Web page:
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4 hours ago, Oldbaldguy said:

Ahem.  I discovered recently while reading highly redacted documents found in old boxes in a garage next to a Corvette with four flat tires that the development and employment of this particular airplane during the Great Unpleasantness included a very classified night interdiction version that evolved at about the same time.  It met with no press but considerable success.  USAF boffins rerouted the exhaust system from the engine through a series of mufflers in the area where the old turbocharger used to be, significantly reducing engine noise.  In hopes of reducing prop noise, at least one was modified to use an experimental five blade propeller that was said to have been stolen from a Sea Fury parked on the ramp at Reno.  Affectionally called Blunderbolts because they flew low and slow at night hoping to stumble onto a target, these airplanes sported a distinctive SEA over black paint scheme and often worked in pairs.  One would carry specialized pods of parachute flares while the other had a more typical anti equipment/anti personnel load out.  The airplanes carrying the flares were called either Sunderbolts or Lightningbolts because they turned the night into day so that the guy flying the armed version had some hope of actually hitting something besides a water buffalo out for an evening stroll.  The jury is out as to whether these two versions of the airplane you are so ably modeling were as successful as legends tell us because none survived the war.  Or at least none survived that anyone will admit.  In the last few years, there have been several unconfirmed reports of at least one pair of Blunderbolts operating at night out of Area 51, working with a similarly camoed, nicely restored B-58.  And a decade or so before that, an oddly painted, much modified P-47 raised eyebrows when it arrived unannounced at Oshkosh only to be immediately covered with a fumigation tent by several fit young men with crewcuts and sunglasses then flown out in the wee hours of the night before anyone could actually see it.  It was said to have won several awards for authenticity, but did it?  Obviously, there are no known photographs of any of these airplanes so you will have take my word for it.  I would cite my sources, but I doubt you have the clearances necessary to see them, being a double foreigner and all.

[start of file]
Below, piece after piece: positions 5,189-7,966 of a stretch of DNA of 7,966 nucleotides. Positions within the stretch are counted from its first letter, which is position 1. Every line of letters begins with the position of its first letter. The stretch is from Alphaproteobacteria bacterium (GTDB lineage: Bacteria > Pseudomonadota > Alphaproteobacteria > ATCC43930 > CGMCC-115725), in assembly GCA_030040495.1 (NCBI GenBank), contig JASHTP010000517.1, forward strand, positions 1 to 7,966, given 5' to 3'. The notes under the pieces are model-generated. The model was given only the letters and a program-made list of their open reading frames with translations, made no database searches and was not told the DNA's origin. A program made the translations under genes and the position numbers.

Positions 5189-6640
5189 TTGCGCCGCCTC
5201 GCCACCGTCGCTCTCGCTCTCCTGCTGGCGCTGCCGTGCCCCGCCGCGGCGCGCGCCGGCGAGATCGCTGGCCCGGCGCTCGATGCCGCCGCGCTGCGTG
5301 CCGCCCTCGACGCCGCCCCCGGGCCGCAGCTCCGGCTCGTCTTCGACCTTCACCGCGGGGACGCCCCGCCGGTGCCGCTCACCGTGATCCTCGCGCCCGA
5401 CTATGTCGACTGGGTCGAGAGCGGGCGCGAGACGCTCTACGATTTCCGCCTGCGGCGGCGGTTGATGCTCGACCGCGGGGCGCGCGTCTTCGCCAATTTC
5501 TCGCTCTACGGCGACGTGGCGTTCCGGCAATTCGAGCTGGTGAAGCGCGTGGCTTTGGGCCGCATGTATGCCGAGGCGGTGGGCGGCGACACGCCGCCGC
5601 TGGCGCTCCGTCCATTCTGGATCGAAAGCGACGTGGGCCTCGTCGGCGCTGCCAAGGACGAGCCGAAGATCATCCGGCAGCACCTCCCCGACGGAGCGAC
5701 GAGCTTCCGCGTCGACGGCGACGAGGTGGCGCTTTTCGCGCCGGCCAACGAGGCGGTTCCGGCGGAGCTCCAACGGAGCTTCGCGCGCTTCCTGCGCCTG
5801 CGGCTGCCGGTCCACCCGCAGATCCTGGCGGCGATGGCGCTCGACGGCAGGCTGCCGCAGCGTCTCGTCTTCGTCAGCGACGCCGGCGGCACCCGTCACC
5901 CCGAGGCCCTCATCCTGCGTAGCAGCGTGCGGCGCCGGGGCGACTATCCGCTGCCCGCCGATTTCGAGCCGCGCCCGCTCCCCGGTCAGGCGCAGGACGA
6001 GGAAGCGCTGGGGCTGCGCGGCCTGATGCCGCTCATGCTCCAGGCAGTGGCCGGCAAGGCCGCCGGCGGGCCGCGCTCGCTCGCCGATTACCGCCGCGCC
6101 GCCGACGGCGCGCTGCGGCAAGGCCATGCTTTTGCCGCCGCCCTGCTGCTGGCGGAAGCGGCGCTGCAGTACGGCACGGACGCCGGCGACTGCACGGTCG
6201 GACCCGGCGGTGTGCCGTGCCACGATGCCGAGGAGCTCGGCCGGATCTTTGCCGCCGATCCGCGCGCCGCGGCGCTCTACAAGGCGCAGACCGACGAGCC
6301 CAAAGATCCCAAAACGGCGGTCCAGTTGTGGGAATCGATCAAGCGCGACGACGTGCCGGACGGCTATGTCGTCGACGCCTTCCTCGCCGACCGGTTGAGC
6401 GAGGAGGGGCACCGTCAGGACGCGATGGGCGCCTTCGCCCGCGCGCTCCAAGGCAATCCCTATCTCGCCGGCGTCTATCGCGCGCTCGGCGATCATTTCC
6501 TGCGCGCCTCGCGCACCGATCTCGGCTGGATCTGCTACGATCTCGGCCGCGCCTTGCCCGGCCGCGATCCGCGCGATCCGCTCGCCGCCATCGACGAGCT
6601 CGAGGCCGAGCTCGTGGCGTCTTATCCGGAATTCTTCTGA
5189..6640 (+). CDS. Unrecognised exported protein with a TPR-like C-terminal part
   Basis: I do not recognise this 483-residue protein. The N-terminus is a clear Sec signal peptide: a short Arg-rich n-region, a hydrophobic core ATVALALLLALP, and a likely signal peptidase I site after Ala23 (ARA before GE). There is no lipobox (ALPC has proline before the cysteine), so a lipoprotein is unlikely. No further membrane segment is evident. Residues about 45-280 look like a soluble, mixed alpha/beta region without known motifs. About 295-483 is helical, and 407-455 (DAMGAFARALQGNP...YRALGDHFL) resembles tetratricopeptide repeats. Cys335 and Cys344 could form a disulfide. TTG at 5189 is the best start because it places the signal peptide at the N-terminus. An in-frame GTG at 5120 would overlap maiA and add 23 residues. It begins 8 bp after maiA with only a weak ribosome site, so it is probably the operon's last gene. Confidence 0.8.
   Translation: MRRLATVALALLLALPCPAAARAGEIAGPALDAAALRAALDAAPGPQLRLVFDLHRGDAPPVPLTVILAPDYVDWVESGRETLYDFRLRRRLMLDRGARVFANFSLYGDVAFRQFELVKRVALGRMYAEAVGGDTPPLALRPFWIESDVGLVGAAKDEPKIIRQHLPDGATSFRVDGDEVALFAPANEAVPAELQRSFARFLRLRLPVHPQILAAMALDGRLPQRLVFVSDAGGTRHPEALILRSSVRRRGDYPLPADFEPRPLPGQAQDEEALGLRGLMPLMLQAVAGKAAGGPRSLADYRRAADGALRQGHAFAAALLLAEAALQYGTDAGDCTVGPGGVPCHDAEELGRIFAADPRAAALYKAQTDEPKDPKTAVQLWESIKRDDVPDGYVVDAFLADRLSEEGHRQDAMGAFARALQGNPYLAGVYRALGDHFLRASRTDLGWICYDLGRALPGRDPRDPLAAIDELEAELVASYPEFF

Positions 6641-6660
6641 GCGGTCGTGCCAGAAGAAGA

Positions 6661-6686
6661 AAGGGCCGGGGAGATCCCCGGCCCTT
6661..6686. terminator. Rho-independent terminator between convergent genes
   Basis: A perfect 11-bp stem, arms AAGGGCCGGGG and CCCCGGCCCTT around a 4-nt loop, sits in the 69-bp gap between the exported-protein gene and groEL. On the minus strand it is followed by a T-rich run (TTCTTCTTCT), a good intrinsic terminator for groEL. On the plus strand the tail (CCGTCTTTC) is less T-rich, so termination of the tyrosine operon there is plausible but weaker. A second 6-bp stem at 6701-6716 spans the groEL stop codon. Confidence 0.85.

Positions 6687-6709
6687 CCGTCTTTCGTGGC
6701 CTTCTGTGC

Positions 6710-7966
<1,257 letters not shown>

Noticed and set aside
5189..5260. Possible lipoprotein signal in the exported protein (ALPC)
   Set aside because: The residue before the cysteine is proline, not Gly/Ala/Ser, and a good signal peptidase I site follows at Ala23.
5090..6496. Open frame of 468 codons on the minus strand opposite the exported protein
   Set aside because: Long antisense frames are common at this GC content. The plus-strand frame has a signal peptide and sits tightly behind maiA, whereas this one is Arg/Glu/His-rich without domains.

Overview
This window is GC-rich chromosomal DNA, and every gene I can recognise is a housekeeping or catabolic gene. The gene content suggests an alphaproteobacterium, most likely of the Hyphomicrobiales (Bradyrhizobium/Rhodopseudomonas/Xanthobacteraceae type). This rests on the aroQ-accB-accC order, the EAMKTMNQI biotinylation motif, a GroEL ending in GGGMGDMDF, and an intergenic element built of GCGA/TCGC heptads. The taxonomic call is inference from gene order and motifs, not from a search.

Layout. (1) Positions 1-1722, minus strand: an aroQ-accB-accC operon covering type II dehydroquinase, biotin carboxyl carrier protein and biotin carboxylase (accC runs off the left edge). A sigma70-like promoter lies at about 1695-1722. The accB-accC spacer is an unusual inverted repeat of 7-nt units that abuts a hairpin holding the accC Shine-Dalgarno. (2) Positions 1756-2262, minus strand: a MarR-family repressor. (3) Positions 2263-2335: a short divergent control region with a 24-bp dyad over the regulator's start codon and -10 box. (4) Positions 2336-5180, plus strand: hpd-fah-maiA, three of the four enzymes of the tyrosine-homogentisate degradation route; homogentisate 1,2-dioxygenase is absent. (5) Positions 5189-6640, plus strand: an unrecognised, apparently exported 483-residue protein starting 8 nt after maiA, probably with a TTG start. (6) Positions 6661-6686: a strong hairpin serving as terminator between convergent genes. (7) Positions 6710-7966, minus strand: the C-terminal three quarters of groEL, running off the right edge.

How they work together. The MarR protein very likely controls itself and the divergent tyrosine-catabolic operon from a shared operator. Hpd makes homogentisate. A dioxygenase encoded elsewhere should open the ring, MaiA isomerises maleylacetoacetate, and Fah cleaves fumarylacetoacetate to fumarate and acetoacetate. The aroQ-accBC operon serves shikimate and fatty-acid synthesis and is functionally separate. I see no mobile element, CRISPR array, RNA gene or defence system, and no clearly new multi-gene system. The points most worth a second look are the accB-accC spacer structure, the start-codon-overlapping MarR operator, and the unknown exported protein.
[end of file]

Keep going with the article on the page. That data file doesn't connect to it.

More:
Phew……..as long as the document wasn’t discovered at Mar-a-Lago I’m good ……:ph34r: